“Coronavirus has struck at the core of many countries”
Foreign Minister Heiko Maas in an interview with the Funke Mediengruppe.
Europe is locked in heated discussions about recovery in the wake of coronavirus. What happens if the summit fails?
Europe must get its economy back on track quickly after the shock of the COVID19 pandemic. No country in the EU has been spared from this crisis, which is why we’re on the same page as far as this objective is concerned. What matters now is whether we’re capable of acting in a spirit of solidarity in our dealings with one another. There has never been a package of such scale as the one we’re working on. The summit is a historic opportunity to show that, as a community of shared values and solidarity, we leave no one behind. It must be clear to everyone that no country will emerge well from the crisis alone if its neighbours get bogged down in a recession.a
The next few days will show whether it really is clear to everyone. Which countries do you want to help in particular?
Coronavirus has struck at the core of many countries. What it means to lose so many lives isn’t something that can be expressed with raw numbers. In addition, there are countless citizens who were simply unable to make a living due to the restrictions going as far as a complete lockdown of the economy. It goes without saying that we must lend our particular support to these countries as the repercussions are dramatic and have come about through no fault of their own. At the same time, with resources of such magnitude, it’s only reasonable that we should also pay attention to which countries are able to go some of the way under their own steam. At the end of the day, we will need a compromise, but the proposal on the table is a good starting point.
Where are all these billions of euros going to come from? Are you in favour of levying EU taxes – on disposable plastic, for example?
For me, both the recovery fund and the EU’s multiannual financial framework must be very clear on where the money comes from and what it’s spent on. We have pursued sound financial policies in recent years and decades, and that’s why we can also summon up the strength to work together for Europe’s recovery. The member states will also support this package financially, of course. The proposal for a separate EU levy, for example on plastics, makes sense, but it doesn’t alter the basic principle, namely the more we support each other in the EU, the quicker all citizens in Europe will be better off again.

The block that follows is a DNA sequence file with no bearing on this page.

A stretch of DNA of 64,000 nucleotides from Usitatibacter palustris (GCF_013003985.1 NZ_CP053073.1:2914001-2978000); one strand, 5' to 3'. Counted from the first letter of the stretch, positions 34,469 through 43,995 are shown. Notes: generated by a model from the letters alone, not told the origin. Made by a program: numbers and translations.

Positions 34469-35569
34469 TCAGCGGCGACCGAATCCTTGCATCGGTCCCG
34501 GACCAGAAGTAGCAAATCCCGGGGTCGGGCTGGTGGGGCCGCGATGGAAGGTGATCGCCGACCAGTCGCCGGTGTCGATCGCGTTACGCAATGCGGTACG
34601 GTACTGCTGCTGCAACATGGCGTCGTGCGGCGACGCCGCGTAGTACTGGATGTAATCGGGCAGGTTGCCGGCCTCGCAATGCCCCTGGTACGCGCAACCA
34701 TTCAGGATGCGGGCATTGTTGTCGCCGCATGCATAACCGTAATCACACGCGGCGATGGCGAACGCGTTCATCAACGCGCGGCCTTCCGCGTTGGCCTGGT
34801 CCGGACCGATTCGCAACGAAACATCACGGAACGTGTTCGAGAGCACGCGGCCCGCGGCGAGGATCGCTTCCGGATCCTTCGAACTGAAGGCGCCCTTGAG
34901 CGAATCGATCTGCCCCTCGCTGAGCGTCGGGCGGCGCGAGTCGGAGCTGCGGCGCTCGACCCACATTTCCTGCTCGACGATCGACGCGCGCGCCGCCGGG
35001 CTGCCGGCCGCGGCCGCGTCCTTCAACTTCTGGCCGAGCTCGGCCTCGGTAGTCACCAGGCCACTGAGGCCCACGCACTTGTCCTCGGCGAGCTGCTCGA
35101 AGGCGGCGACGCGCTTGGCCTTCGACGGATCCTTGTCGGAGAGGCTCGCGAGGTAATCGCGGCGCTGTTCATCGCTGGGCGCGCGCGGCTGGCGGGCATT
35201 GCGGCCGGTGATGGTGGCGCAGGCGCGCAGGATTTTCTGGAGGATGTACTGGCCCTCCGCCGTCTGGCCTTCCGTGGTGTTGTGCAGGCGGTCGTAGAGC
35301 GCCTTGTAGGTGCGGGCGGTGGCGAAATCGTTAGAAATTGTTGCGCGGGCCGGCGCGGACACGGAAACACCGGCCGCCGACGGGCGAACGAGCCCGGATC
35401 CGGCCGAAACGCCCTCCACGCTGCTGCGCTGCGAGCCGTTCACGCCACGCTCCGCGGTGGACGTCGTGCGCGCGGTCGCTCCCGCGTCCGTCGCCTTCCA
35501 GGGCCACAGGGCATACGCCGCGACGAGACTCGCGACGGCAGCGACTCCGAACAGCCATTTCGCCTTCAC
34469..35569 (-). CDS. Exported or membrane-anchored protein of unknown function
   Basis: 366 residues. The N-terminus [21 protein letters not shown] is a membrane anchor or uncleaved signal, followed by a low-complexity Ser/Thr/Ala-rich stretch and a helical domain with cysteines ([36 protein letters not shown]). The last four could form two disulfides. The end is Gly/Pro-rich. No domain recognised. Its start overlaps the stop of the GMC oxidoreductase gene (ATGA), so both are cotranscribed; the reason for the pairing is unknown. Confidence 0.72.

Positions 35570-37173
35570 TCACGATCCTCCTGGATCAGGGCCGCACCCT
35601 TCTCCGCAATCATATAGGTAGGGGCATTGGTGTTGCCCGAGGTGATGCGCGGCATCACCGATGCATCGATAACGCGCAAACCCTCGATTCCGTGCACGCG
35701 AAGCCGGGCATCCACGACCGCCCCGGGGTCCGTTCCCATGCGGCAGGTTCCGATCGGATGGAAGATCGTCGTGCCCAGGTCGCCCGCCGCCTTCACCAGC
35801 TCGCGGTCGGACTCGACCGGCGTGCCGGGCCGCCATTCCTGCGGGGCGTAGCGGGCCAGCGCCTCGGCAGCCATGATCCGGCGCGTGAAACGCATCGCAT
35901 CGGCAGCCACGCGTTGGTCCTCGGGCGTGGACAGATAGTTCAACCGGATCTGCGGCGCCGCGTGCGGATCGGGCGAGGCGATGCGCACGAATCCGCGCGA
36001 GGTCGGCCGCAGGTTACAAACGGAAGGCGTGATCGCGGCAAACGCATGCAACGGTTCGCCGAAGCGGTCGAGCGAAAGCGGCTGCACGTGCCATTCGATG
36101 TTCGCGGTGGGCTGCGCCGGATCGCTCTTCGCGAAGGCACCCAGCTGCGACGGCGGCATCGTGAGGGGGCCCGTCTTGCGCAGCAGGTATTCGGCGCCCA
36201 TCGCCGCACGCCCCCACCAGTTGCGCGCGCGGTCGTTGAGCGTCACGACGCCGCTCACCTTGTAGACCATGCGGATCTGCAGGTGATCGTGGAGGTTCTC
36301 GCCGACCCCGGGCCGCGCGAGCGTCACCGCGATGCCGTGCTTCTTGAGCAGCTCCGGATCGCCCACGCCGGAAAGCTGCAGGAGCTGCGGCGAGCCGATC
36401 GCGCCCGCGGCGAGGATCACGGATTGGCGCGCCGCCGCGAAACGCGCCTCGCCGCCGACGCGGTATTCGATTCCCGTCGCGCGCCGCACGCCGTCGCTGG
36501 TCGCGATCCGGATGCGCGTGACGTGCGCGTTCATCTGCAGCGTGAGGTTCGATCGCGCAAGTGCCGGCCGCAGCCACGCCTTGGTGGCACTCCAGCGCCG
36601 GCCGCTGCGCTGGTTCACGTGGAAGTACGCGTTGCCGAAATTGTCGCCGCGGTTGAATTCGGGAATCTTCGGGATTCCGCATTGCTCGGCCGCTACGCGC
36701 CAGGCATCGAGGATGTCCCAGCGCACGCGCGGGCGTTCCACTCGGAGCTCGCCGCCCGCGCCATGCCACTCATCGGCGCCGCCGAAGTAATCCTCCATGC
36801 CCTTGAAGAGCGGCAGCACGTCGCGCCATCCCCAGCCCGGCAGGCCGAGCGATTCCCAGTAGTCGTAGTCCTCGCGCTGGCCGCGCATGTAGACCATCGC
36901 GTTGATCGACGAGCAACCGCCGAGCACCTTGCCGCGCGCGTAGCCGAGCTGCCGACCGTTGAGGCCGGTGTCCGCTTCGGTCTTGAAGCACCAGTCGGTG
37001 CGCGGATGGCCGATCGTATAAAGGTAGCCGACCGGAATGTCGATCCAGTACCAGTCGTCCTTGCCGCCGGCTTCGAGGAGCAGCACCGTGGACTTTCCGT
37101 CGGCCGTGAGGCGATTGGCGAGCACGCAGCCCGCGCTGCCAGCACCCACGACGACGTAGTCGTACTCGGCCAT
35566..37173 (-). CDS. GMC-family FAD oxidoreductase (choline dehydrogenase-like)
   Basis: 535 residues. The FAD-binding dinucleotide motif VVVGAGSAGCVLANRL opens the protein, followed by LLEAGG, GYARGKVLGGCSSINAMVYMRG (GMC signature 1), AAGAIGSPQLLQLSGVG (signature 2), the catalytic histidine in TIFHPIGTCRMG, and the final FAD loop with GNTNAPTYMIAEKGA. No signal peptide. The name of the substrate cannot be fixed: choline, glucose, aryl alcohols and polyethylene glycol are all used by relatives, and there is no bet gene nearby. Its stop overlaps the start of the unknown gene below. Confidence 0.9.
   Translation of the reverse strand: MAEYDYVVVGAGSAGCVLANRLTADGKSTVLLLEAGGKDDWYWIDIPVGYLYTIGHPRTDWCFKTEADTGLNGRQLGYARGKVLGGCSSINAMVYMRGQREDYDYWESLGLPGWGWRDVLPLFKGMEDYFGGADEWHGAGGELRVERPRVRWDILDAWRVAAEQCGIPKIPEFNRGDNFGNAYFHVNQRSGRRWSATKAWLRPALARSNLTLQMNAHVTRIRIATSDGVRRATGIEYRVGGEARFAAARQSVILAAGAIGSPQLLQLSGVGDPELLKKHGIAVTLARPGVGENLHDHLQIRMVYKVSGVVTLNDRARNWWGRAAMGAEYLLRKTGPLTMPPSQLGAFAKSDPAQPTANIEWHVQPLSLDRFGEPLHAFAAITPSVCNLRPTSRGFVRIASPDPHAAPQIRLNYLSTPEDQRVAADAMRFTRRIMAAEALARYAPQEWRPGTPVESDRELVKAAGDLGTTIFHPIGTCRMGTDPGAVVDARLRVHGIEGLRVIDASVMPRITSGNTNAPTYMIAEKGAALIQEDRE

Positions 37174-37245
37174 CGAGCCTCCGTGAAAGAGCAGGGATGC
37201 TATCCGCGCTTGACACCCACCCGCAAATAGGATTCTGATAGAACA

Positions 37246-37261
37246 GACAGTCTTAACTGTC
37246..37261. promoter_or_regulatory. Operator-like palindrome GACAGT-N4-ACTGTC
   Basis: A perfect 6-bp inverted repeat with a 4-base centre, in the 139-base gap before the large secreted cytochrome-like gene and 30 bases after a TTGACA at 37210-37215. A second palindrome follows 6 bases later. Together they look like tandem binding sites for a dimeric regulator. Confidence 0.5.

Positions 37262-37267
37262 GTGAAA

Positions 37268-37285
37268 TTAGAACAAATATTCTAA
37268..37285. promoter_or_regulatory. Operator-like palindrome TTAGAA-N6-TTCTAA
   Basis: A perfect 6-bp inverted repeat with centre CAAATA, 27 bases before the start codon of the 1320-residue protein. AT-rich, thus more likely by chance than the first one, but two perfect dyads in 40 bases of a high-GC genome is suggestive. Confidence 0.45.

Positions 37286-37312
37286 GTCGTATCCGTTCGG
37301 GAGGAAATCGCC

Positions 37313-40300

Freedom of travel has also become a bone of contention during the coronavirus crisis. When will travel warnings for further countries – Turkey, for example – be lifted?
The pandemic is still far from over. A second wave is currently underway in many countries –for this reason alone, we cannot afford any experiments as far as the travel warning is concerned. Travellers’ safety is the only thing that really matters. In the EU, we are greatly helped by the fact that we have a common database and coordinated procedures. The situation is much more difficult to assess outside Europe. Nevertheless, we are constantly reviewing the data, especially from Turkey. We were therefore finally able to lift the travel warning for Sweden and Norway this week, but had to put Luxembourg back on the list.
Images of parties from Mallorca show how dangerous holidays can be this year. Are further restrictions for those returning from their travels necessary?
Such behaviour is not only dangerous, but also exhibits a lack of consideration towards all those who want to enjoy their holiday in safety. Many destinations have worked hard for months to ensure that tourists can now return. The regulations are there to protect the local population, the friends and families in Germany to whom we’re returning and, ultimately, the holidaymakers themselves.
We have only just managed to reopen borders in Europe. We mustn’t jeopardise this now with reckless behaviour. Otherwise, new restrictions will be unavoidable.
You’ve made it clear that there will be no more repatriation flights organised by the government. When will the holidaymakers flown back home in recent months be sent a bill – and how much will they have to pay?
We’ve already sent out the first bills. We have always said that the costs will be based on the price of an economy ticket, and that’s the approach we have taken. Depending on the country you’re travelling to, that’s between 200 euro from North Africa and 1000 euro from Australia. We’re now working through the flights systematically and informing those concerned about the costs in each individual case.